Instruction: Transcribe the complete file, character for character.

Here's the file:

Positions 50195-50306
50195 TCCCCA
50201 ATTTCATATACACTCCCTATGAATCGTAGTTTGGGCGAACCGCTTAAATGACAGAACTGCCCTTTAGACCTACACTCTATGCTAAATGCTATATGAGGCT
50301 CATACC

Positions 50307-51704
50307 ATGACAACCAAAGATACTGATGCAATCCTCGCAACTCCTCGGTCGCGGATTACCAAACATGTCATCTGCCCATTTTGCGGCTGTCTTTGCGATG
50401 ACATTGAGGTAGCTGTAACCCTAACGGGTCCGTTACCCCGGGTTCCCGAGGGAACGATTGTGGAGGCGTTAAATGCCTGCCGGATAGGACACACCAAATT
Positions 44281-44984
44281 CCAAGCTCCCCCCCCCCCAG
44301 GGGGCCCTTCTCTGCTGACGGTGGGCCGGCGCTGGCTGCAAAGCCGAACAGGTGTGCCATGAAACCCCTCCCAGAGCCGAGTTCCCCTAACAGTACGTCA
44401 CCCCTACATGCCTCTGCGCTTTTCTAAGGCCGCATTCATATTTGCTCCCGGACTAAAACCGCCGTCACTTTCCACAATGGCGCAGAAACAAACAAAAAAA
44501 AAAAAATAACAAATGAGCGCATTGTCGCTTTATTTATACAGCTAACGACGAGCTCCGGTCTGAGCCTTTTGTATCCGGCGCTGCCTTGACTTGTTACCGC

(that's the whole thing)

Positions 50195-50306
50195 TCCCCA
50201 ATTTCATATACACTCCCTATGAATCGTAGTTTGGGCGAACCGCTTAAATGACAGAACTGCCCTTTAGACCTACACTCTATGCTAAATGCTATATGAGGCT
50301 CATACC

Positions 50307-51704
50307 ATGACAACCAAAGATACTGATGCAATCCTCGCAACTCCTCGGTCGCGGATTACCAAACATGTCATCTGCCCATTTTGCGGCTGTCTTTGCGATG
50401 ACATTGAGGTAGCTGTAACCCTAACGGGTCCGTTACCCCGGGTTCCCGAGGGAACGATTGTGGAGGCGTTAAATGCCTGCCGGATAGGACACACCAAATT
Positions 44281-44984
44281 CCAAGCTCCCCCCCCCCCAG
44301 GGGGCCCTTCTCTGCTGACGGTGGGCCGGCGCTGGCTGCAAAGCCGAACAGGTGTGCCATGAAACCCCTCCCAGAGCCGAGTTCCCCTAACAGTACGTCA
44401 CCCCTACATGCCTCTGCGCTTTTCTAAGGCCGCATTCATATTTGCTCCCGGACTAAAACCGCCGTCACTTTCCACAATGGCGCAGAAACAAACAAAAAAA
44501 AAAAAATAACAAATGAGCGCATTGTCGCTTTATTTATACAGCTAACGACGAGCTCCGGTCTGAGCCTTTTGTATCCGGCGCTGCCTTGACTTGTTACCGC